North Korea: Kim Jong-un shows off nuclear missiles at parade with his wife and daughter

Nuclear-armed North Korea has showcased what could be a new, solid-fuel intercontinental ballistic missile (ICBM) at a widely-anticipated military parade attended by Kim Jong-un, his wife and young daughter.

The nighttime parade on Wednesday featured the country’s newest technology and largest missiles, including at least 11 previously tested ICBMs and  tactical nuclear weapons units, state media reported on Thursday, referring to short-range systems. 

The event to celebrate the military’s 75th anniversary kicked off around 10pm with fireworks and music, before the formidable arsenal was unveiled to cheering crowds as the Kim family smiled and waved from a balcony.

Kim Jong-un, dressed in thick black coat and hat, saluted alongside his generals, while his daughter Ju-ae, also dressed in formal attire, clapped proudly at the spectacle. Her presence at such a significant event – her fifth public appearance since November – will amplify speculation that she may eventually be lined up as Kim’s successor.

State media did not offer immediate details about the weaponry but analysts, citing commercial satellite imagery from Maxar Technologies, identified the largest ever ICBM, the Hwasong-17, which could be capable of reaching the mainland US, as well as what could be a new solid-fuel ICBM.

“Following the apparent Hwasong-17 ICBM pairs are four unidentified but apparently similarly sized canisterised systems,” Joseph Dempsey, a defence researcher at the International Institute for Strategic Studies, said on Twitter.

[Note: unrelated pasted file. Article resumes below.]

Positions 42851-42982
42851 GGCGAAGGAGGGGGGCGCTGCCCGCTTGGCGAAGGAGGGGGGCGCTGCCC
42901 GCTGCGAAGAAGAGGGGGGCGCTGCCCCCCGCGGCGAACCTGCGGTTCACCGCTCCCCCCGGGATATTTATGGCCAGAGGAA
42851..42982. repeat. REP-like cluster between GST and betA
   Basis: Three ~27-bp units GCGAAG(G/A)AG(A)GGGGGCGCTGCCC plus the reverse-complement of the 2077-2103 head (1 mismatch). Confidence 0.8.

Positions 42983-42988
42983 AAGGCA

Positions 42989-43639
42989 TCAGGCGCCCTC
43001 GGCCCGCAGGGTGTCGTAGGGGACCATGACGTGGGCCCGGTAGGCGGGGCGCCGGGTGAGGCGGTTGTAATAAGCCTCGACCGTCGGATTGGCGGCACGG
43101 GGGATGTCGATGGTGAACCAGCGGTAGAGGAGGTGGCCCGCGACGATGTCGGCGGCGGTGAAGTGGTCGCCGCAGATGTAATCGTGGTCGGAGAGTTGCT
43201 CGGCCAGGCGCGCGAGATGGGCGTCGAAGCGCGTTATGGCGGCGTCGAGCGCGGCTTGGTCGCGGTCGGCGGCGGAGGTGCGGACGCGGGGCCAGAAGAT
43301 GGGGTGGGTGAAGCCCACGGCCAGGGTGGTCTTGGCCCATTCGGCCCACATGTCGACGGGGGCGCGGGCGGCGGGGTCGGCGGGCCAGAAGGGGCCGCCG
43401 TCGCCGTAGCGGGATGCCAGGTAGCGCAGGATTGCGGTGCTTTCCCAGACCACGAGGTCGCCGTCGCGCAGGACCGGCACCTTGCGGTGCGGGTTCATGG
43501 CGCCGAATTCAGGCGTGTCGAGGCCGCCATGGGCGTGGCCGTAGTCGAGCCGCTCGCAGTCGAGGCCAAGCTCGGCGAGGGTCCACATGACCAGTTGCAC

Most of the country’s largest ballistic missiles in its nuclear arsenal use liquid propellants, which makes them easier to target in a pre-emptive strike because the fuel takes hours to load.  

Converting missiles from liquid to solid fuel has been a major goal for the Kim regime as it makes these weapons easier to hide and transport and quicker to launch.

However, it is unclear how close the suspected new missile could be to testing as the regime has sometimes displayed mockups at the parades.

Ankit Panda, of the United States–based Carnegie Endowment for International Peace, concluded that the weapon was a mock-up but that it was “more credible” than a similar one paraded in 2017, “given broad progress in solid rocket motors,” including a reportedly successful test in December.

He tweeted that 10-12 Hwasong-17s had made an appearance, “cumulatively more ICBM launchers than we’ve ever seen before at a North Korean parade.”

Leif-Eric Easley, a professor at Ewha University in Seoul, said that Kim’s regime had chosen nuclear weapons over diplomacy and the economy.

“The message Pyongyang wants to send internationally, demonstrating its capabilities to deter and coerce, will likely come in the form of solid-fuel missile tests and detonation of a miniaturised nuclear device,” he said. 

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